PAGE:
It was in such places that Atherton established his understanding of the micropolitan terrain that simply wasn’t evident in the tame zone or the centre-city of the late 1990s:
Like the countryside it is sinister, and like the city it has sleaze. A police notice appealed for information regarding the rapist of a jogger earlier this month (horror screams out suddenly from beneath the bridge’s dank arch), and a little further on I discovered a pornographic manuscript, a number of typed A4 pages stapled together, lying on the verge.
The double entendre (on the verge of what we ask?) here abutted uncomfortably with the darksome underbelly of what might be termed the Dickensian carnivalesque. In the detritus of a canal-side wasteland, Atherton had found not just a record of violent crime and personal vices; here was also a catalogue of collective pleasures strewn amidst the weeds and grass too. The litter of this wasteland was evidence of the dance culture passing through; water bottles, empty Rizla packets, polythene drug bags, flyer upon flyer once thrust into sweaty palms as clubbers emerged into the dawn light outside back street venues.
As Raoul Vaneigem once wrote, ‘the eruption of lived pleasure is such that in losing myself I find myself; forgetting that I exist, I realise myself’, and the after-club experience of moving through the city under the influence of synthetic drugs such as MDMA and Ecstasy provided ‘the user’ with a perfect opportunity to engage with the urban environment in ways simply not possible in the routines of their (every)daily lives. In this vein, Sadie Plant was to expand upon Vaneigem’s claim, stating that;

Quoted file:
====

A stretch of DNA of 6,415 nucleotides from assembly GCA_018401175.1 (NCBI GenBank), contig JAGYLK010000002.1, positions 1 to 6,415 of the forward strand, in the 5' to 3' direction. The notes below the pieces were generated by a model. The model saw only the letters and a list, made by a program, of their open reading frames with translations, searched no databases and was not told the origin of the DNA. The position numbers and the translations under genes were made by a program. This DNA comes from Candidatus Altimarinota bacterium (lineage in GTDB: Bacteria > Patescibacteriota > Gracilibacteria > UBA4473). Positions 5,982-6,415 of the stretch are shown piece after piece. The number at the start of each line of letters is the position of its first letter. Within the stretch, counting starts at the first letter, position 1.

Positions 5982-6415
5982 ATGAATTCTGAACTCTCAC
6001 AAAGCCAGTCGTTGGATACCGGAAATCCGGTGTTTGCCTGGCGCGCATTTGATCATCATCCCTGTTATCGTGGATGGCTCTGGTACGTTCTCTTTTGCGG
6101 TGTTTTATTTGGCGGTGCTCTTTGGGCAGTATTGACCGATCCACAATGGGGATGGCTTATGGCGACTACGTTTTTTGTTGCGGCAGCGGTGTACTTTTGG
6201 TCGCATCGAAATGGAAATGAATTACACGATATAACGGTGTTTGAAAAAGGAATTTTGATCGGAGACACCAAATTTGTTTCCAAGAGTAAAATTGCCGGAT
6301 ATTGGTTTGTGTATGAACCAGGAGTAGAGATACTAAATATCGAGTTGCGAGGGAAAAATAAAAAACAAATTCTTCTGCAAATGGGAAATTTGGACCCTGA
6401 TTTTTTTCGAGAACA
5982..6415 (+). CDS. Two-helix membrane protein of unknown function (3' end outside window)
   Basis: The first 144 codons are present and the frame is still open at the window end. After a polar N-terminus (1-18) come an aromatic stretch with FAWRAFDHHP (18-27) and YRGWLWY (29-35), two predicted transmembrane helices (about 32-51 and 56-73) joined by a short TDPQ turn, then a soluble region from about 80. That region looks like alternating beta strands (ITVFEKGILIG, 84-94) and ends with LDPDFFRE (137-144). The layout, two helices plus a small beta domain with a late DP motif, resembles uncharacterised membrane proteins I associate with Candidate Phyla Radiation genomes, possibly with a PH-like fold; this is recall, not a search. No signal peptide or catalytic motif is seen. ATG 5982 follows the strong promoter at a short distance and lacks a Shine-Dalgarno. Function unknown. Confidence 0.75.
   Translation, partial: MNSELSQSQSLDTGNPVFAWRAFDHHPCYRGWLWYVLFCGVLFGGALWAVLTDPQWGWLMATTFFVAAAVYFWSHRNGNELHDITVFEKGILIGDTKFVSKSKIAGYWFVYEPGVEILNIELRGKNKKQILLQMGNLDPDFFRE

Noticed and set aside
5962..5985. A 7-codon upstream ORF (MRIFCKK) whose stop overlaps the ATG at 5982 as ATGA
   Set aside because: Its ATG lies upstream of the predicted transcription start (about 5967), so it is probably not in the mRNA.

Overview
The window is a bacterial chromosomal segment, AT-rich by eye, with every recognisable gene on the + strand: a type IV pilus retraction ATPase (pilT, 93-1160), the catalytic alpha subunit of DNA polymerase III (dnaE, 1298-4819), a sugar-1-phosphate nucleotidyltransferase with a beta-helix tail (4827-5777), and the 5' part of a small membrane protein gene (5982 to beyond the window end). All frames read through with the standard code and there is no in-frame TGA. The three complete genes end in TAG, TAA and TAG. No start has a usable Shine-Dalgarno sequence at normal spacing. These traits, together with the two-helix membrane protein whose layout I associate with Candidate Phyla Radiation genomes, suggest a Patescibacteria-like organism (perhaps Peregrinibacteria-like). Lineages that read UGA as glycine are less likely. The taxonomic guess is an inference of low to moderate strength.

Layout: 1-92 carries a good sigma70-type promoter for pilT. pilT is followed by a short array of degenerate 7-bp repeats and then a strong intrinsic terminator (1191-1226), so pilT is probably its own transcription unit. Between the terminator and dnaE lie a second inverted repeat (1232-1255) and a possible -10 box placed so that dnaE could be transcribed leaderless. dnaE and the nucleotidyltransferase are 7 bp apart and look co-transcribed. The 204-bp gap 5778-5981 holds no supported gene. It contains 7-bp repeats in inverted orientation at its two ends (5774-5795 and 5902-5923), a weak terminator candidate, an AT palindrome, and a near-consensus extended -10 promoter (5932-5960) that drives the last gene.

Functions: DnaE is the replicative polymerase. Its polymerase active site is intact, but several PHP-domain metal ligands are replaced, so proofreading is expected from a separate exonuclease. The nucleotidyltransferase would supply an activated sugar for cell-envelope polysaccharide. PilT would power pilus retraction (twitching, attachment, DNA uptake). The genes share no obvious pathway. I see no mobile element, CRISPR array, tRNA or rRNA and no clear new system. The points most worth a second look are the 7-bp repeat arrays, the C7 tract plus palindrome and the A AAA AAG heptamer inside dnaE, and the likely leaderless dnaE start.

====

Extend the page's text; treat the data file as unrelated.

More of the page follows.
The political desire to be in control of one’s own life and environment [...] is also a poetic and sensual desire to be really in the world, feeling its most intimate reality, which has been raised in long traditions of religious, artistic, and political expression. Generations of poets, prophets, and revolutionaries, not to mention lovers, drug-takers and all those who have somehow found the time to stand and stare, have craved the experience of complete integration.
Numerous studies of the dance culture have appeared over the past 20 years or so, and they can be clearly divided into the sensationalist (replete with images of trashed clubbers lost to the moment) and more thoroughgoing analyses that eradicate the images of those involved, privileging instead the environment that gives rise to and facilitates that moment (such as my own writings on this subject). For me, the former always present a lie; images of those ‘at dance’ that are a misrepresentation of what it was to be within the drug-fuelled moment of ecstatic dance as festival. That is why in all the books I have written on the subject, there is not one image of the very people I was writing about, for their experience seemed, fundamentally un-representable… Until now!
Enter, the artist Casper White who is currently showing a body of work at the Arusha Gallery in Edinbutrgh – It occurs to me that where my own ethnographic efforts to represent the image of clubbers had simply eluded me, White has found an apt methodology (some may call it a ‘technique’, although it is much more than that) to represent, visually, both the experience and the image of those ‘at dance’ in a way that remains wholly authentic and, one must add, I think, beautifully poignant, too.